Auto sector adapts to downturn
The automotive industry's doldrums continue, but so do its positives. The industry has approached government for a US-style bailout. Some say the government shouldn't help, while others say it's needed. I think they should. Though steps should be taken to cut the high prices that Mzansi people pay for cars, the automotive industry has been toeing the line set by government, particularly in view of the Motor Industry Development Plan. However, the dwindling demand for cars overseas begs for sympathy, to at least help save jobs .
My attention has zoomed in on the feud between the planned rapid bus system for Jozi and the taxi industry.
Understandably, this will not only have financial implications on the drivers and owners, but the demand for mini-buses will be affected. However, on the flip side, the rapid bus system has positives for commuters.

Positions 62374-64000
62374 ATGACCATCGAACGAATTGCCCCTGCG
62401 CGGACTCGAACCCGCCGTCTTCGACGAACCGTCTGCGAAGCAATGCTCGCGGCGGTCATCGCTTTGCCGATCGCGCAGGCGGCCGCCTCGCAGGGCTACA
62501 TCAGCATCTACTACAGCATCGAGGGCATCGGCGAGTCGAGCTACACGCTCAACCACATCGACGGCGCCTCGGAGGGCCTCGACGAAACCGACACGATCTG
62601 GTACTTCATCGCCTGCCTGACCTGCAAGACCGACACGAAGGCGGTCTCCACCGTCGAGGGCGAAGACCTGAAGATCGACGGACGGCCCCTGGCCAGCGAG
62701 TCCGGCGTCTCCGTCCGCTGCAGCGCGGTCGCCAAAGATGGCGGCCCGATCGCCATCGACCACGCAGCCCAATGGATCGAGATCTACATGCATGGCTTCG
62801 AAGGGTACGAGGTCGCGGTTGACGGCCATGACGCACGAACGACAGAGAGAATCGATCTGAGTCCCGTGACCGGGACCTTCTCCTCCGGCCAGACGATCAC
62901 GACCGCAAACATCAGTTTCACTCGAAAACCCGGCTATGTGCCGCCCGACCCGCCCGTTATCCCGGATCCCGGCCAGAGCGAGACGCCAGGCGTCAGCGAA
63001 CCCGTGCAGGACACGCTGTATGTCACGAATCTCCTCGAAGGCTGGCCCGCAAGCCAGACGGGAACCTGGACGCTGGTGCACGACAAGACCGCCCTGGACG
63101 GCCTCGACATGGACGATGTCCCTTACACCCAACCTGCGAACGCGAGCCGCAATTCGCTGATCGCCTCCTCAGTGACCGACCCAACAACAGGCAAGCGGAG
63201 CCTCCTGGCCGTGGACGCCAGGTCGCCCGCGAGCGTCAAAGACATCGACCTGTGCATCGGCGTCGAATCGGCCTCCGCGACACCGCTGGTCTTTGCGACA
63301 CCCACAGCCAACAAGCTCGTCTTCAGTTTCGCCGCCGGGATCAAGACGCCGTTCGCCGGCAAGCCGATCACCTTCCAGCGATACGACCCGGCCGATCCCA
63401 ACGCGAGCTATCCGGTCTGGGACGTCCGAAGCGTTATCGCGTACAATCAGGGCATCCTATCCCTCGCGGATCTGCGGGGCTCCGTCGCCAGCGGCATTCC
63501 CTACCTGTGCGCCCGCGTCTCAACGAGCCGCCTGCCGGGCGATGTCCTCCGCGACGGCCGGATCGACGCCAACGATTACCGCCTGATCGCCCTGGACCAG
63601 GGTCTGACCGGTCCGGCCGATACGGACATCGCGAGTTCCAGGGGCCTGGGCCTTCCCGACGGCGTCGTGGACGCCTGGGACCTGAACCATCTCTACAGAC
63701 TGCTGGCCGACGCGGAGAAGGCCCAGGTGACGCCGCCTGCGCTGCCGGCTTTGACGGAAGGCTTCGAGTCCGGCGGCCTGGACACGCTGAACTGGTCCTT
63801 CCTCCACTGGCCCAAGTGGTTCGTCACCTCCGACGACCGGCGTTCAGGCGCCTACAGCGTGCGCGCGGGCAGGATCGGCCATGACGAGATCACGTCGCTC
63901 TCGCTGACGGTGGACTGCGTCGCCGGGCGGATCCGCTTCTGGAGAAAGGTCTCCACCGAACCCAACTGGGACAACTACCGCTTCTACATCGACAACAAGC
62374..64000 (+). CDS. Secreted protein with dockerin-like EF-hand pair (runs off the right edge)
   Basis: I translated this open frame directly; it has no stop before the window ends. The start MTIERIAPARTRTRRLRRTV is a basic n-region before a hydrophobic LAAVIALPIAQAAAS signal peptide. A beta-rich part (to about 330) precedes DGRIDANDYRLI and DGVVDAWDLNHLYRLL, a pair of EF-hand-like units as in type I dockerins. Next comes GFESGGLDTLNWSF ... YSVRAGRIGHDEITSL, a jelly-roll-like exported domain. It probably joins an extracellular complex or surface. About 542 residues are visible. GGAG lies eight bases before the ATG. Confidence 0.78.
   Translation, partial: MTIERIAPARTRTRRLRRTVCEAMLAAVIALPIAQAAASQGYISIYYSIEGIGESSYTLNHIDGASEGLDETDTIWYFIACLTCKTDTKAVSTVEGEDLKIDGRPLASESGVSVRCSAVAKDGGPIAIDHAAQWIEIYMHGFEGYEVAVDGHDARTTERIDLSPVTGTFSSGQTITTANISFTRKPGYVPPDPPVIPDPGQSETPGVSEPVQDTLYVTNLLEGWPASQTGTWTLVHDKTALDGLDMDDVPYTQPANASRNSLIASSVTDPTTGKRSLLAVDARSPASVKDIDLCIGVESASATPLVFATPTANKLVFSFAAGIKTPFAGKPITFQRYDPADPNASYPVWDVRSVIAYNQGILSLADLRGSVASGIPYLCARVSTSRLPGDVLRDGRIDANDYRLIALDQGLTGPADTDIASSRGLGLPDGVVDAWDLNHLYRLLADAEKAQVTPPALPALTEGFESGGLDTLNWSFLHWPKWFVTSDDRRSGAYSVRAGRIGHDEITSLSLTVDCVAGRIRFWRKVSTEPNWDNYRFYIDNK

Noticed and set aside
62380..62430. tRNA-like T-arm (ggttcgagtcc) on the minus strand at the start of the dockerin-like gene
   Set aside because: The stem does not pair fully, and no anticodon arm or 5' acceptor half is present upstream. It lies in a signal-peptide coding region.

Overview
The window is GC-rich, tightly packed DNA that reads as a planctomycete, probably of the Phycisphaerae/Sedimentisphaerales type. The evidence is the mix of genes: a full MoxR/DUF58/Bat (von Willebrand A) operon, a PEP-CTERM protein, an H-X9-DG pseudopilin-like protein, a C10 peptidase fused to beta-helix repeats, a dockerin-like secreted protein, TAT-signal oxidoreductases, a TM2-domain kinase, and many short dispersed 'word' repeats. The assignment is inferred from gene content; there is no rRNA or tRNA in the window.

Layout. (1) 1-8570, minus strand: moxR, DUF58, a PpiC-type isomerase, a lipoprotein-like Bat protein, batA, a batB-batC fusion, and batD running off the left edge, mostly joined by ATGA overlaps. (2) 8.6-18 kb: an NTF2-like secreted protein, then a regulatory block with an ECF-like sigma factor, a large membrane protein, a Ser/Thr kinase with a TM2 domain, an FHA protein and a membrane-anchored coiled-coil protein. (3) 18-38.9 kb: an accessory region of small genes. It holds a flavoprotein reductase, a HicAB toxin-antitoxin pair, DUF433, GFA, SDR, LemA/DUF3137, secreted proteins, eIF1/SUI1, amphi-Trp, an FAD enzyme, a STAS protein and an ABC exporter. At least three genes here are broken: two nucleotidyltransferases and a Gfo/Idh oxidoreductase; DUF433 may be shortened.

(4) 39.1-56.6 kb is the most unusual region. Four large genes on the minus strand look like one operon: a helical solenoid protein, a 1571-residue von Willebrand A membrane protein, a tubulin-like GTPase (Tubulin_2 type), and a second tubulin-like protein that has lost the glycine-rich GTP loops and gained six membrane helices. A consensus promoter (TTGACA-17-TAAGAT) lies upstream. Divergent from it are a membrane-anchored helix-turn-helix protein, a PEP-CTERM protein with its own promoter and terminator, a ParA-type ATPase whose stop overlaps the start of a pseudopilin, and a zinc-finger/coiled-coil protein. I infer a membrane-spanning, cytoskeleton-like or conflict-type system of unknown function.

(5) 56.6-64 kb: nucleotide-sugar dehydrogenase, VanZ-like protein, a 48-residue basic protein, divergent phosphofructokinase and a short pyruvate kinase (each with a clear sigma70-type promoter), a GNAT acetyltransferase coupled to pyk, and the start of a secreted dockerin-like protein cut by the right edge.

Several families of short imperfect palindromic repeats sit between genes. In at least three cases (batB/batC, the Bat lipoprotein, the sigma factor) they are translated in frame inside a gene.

More dealers are reportedly closing shop. We are at a point where creativity, bold decisions, and existing business models are put to the test. Self-employment generally leads to a demand in vehicles, be it trucks, sedans, or buses. Ultimately, the global financial crisis will lead to lay-offs that encourage entrepreneurship, which increases demand for transportation.
If you are planning on entering the lucrative but feuding taxi industry, and you are in the Alexandra, Sandton area, pop into McCarthy Toyota in Woodmead.
The dealership has warned of an impending price increase on April 1, and invites potential Quantum "Ses'fikile" buyers to buy before this increment. The vehicles are priced at R243300, plus a bull-bar, licence and registration included .
Chrysler Jeep Dodge in Menlyn and Centurion, Pretoria, have 2009 diesel engine and six-speed gearbox Dodge Nitro and Calibre units going for a song, with savings of up to R80000.
McCarthy Villieria, also in Pretoria, has specials on Opels and Chevrolets .